What has caused this massive threat and critical omission at the board level? Digital technologies and their impact on the modernization of networks and infrastructures are at the heart of the issue, according to DHR. “Already in play, these changes have been sped up out of necessity by business closures and remote workers due to COVID, workplace re-openings, and a newly hybrid workforce, supply chain disruptions, applications and operations moving to the cloud, a slew of new internet of things devices and multi-domain networks in which operations technology and information technology networks are merging – all have meant that there are many new and ever-evolving avenues for hackers to take into the heart of economies, businesses and everyday life,” said the report. According to the World Economic Forum, 70 percent of economic growth is now being driven by digital technologies.
The numbers, says DHR, are startling: Cyber-attackers can breach 93 percent of company networks, according to new research
from Positive Technologies; cyberattacks in 2021 increased by 50 percent when compared to 2020, as reported by cybersecurity
firm Check Point; cybercrime cost U.S. businesses more than $6.9 billion in 2021, the FBI told Newsweek in March 2022; and 29 percent of CEOs and CISOs and 40 percent of chief security officers admit their organizations are unprepared for a rapidly changing threat landscape, reports Thought Lab from their 2022 cybersecurity study.
“Today’s cybersecurity threat takes many forms and can vary by industry,” said the DHR study. “Among this year’s top issues according to CSO Magazine: ransomware, cryptomining/cryptojacking, deep fakes, video conferencing attacks, XDR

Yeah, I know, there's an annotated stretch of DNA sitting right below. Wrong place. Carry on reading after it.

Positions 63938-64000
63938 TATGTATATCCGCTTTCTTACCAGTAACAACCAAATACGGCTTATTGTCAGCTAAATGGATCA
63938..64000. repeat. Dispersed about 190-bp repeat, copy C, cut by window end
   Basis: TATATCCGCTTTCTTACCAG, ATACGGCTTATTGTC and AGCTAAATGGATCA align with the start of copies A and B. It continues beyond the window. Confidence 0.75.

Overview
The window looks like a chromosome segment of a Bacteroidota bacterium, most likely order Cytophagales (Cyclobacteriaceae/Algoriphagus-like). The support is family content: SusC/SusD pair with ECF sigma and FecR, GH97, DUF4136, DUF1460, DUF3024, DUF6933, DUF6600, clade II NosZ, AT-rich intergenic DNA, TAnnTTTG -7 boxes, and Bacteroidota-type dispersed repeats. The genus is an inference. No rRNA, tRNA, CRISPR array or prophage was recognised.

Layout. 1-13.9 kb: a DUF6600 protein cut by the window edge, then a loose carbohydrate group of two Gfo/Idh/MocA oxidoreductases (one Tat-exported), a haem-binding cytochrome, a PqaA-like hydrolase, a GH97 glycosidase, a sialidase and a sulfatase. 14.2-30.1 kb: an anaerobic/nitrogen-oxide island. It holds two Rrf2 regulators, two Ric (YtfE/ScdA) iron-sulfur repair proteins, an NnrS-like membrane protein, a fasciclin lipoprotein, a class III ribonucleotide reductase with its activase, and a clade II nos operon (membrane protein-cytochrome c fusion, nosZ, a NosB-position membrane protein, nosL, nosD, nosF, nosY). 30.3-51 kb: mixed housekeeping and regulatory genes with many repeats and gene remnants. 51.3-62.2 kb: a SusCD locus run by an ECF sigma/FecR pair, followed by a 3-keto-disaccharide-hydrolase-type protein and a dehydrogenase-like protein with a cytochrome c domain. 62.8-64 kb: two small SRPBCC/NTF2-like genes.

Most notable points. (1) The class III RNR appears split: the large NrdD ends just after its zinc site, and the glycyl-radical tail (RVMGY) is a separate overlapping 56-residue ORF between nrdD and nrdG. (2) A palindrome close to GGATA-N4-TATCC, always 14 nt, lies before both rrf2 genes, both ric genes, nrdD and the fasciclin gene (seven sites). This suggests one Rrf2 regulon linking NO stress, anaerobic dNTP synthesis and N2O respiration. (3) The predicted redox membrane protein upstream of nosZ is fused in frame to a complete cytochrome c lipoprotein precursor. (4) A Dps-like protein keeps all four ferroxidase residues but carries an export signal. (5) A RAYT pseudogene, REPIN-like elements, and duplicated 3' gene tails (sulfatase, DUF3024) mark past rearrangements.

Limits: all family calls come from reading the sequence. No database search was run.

(extended detection and response across endpoints, email, identity and access management, network management and cloud security), operational attacks against IoT and OT, and supply chain attacks such as the recent Solar Winds breach.”
In its study, DHR points to a wide range of potential targets:
- Education: Outdated technology, massive stores of data, and hybrid campuses are putting education at risk. Data breaches, phishing, and ransomware are the top methods for attack here.
- Healthcare: In healthcare, it is the vast number of new medical and IoT devices now on the network that are most at risk with hackers targeting patient care devices and causing distributed denial of service attacks demanding ransom and holding hospitals hostage.
- Manufacturing: In manufacturing, as multiple OT, IT, and cloud networks connect for the first time, the lack of end-to-end security is causing issues as new, wireless endpoints and legacy systems suffer from weak encryption impacting production and distribution.
- Energy: In energy, it is inefficiencies in identity and access management and a lack of system integration that causes vulnerabilities in the supply chain.
- Financial Services: Financial services continue to be threatened by data breaches from ransomware, phishing, web application and vulnerability exploitation and denial of service attacks.